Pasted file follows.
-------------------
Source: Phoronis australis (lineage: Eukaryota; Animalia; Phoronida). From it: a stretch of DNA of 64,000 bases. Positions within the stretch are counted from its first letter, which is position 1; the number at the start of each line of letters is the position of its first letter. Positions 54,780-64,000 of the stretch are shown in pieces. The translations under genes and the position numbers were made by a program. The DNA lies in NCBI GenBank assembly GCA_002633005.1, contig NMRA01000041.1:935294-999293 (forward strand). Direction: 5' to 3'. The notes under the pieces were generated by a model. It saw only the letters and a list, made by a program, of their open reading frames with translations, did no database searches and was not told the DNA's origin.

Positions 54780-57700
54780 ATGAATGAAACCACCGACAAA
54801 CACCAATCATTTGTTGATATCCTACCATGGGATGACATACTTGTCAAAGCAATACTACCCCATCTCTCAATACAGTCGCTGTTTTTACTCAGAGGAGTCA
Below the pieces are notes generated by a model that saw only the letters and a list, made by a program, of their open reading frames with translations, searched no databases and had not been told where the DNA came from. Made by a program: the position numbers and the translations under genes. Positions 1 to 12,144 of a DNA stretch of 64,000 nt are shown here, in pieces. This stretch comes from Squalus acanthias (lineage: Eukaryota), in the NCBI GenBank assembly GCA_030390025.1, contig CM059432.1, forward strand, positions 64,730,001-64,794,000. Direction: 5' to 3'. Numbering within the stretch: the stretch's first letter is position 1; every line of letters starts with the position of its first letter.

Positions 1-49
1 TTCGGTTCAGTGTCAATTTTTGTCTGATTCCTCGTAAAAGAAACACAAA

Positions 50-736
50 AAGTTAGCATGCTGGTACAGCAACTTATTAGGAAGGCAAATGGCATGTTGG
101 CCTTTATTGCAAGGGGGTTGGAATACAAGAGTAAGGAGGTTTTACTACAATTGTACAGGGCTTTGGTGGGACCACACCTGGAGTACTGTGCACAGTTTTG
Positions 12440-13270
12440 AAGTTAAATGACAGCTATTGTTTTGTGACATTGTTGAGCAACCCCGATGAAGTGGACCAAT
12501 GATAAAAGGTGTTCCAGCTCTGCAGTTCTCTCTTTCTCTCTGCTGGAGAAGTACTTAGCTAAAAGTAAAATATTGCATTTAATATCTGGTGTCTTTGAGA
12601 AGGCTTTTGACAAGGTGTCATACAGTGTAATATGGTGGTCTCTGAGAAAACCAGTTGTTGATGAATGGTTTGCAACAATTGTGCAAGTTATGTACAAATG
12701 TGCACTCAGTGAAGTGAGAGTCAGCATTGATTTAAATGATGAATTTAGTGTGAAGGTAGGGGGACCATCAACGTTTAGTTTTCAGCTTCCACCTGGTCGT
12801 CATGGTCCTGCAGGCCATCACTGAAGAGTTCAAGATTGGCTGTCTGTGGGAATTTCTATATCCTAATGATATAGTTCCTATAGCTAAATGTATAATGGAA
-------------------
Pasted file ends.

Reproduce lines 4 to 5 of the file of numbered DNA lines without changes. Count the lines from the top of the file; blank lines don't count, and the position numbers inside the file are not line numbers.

54801 CACCAATCATTTGTTGATATCCTACCATGGGATGACATACTTGTCAAAGCAATACTACCCCATCTCTCAATACAGTCGCTGTTTTTACTCAGAGGAGTCA
Below the pieces are notes generated by a model that saw only the letters and a list, made by a program, of their open reading frames with translations, searched no databases and had not been told where the DNA came from. Made by a program: the position numbers and the translations under genes. Positions 1 to 12,144 of a DNA stretch of 64,000 nt are shown here, in pieces. This stretch comes from Squalus acanthias (lineage: Eukaryota), in the NCBI GenBank assembly GCA_030390025.1, contig CM059432.1, forward strand, positions 64,730,001-64,794,000. Direction: 5' to 3'. Numbering within the stretch: the stretch's first letter is position 1; every line of letters starts with the position of its first letter.